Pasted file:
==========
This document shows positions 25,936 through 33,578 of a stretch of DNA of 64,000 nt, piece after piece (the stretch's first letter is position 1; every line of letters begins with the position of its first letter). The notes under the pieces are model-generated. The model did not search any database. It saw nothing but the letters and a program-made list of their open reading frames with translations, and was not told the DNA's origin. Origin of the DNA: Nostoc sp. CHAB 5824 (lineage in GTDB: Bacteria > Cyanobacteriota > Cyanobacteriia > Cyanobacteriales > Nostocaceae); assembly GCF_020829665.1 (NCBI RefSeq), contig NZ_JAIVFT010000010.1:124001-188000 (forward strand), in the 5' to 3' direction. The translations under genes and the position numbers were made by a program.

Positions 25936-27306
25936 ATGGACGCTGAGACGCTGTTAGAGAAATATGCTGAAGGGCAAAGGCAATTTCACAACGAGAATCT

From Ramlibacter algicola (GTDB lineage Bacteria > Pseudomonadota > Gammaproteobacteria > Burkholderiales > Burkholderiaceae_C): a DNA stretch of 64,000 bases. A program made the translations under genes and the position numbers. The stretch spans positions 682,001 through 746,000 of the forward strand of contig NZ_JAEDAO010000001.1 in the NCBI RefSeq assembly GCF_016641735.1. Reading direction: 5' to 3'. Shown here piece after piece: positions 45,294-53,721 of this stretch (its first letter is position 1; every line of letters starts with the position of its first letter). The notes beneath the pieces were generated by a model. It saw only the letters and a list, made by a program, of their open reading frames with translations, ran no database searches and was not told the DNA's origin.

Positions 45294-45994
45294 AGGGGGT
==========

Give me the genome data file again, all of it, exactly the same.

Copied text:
This document shows positions 25,936 through 33,578 of a stretch of DNA of 64,000 nt, piece after piece (the stretch's first letter is position 1; every line of letters begins with the position of its first letter). The notes under the pieces are model-generated. The model did not search any database. It saw nothing but the letters and a program-made list of their open reading frames with translations, and was not told the DNA's origin. Origin of the DNA: Nostoc sp. CHAB 5824 (lineage in GTDB: Bacteria > Cyanobacteriota > Cyanobacteriia > Cyanobacteriales > Nostocaceae); assembly GCF_020829665.1 (NCBI RefSeq), contig NZ_JAIVFT010000010.1:124001-188000 (forward strand), in the 5' to 3' direction. The translations under genes and the position numbers were made by a program.

Positions 25936-27306
25936 ATGGACGCTGAGACGCTGTTAGAGAAATATGCTGAAGGGCAAAGGCAATTTCACAACGAGAATCT

From Ramlibacter algicola (GTDB lineage Bacteria > Pseudomonadota > Gammaproteobacteria > Burkholderiales > Burkholderiaceae_C): a DNA stretch of 64,000 bases. A program made the translations under genes and the position numbers. The stretch spans positions 682,001 through 746,000 of the forward strand of contig NZ_JAEDAO010000001.1 in the NCBI RefSeq assembly GCF_016641735.1. Reading direction: 5' to 3'. Shown here piece after piece: positions 45,294-53,721 of this stretch (its first letter is position 1; every line of letters starts with the position of its first letter). The notes beneath the pieces were generated by a model. It saw only the letters and a list, made by a program, of their open reading frames with translations, ran no database searches and was not told the DNA's origin.

Positions 45294-45994
45294 AGGGGGT